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An auxin-inducible element in soybean SAUR promoters.

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  • Research Article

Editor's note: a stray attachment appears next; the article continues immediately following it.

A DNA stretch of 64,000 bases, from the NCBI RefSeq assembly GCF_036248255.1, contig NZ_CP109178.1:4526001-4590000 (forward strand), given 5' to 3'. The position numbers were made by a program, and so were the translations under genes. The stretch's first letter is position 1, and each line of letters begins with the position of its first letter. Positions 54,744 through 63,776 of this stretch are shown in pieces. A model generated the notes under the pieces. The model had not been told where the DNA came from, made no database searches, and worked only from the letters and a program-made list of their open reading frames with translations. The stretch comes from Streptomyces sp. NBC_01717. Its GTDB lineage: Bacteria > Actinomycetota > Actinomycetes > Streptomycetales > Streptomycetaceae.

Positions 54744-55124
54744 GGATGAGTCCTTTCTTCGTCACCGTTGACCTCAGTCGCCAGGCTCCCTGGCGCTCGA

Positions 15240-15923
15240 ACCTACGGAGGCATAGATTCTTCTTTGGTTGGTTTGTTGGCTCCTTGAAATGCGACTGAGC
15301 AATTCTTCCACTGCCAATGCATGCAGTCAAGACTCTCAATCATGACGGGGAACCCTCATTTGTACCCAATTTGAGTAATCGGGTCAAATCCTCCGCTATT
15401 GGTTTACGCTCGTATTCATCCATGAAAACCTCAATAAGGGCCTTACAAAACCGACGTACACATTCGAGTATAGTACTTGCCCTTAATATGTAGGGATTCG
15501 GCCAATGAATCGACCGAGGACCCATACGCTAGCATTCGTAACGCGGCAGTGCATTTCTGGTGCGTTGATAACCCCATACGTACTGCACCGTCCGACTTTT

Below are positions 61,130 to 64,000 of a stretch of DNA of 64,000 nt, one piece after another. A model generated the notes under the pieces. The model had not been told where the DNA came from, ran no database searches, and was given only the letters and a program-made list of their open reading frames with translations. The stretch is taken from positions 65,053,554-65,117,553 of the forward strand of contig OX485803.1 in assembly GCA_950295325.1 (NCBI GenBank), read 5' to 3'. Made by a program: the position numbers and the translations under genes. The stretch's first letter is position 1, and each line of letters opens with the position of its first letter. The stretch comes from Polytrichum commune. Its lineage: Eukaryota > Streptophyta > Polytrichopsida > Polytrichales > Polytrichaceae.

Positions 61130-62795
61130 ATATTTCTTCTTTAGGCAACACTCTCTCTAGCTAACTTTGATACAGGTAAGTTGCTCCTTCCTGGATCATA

The soybean SAUR (Small Auxin-Up RNA) genes are transcriptionally induced by exogenous auxins within a few minutes after hormone application. This response is specifically induced by auxins primarily in epidermal and cortical cells within elongation zones of hypocotyls and epicotyls. We have previously shown that an 832-bp soybean SAUR promoter/beta-glucuronidase (GUS) reporter gene fusion is responsive to auxin in transgenic tobacco plants (Y. Li, G. Hagen, T.J. Guilfoyle [1991] Plant Cell 3: 1167-1175). Similar results were obtained with an 868-bp SAUR 15A promoter-GUS reporter gene in transgenic tobacco (Y. Li, unpublished results). We have now analyzed a soybean SAUR 15A promoter in transgenic tobacco plants using 5' unidirectional deletions, internal deletions and mutations, and gain-of-function assays with a minimal cauliflower mosaic virus 35S promoter. Our results indicate that the distal upstream element/NdeI restriction endonuclease site element (NDE) (B.A. McClure, G. Hagen, C.S. Brown, M.A. Gee, T.J. Guilfoyle [1989] Plant Cell 1: 229-239) in the SAUR 15A promoter is necessary and sufficient for auxin induction. Our results also show that the 30-bp NDE portion of this element is responsible for most, if not all, of the auxin inducibility of the SAUR 15A promoter. The NDE contains two adjacent sequences, TGTCTC and GGTCCCAT, which have been previously identified as putative auxin-responsive elements. We propose that these elements might function independently or together, possibly with an additional element(s), to confer auxin inducibility to the SAUR promoters.

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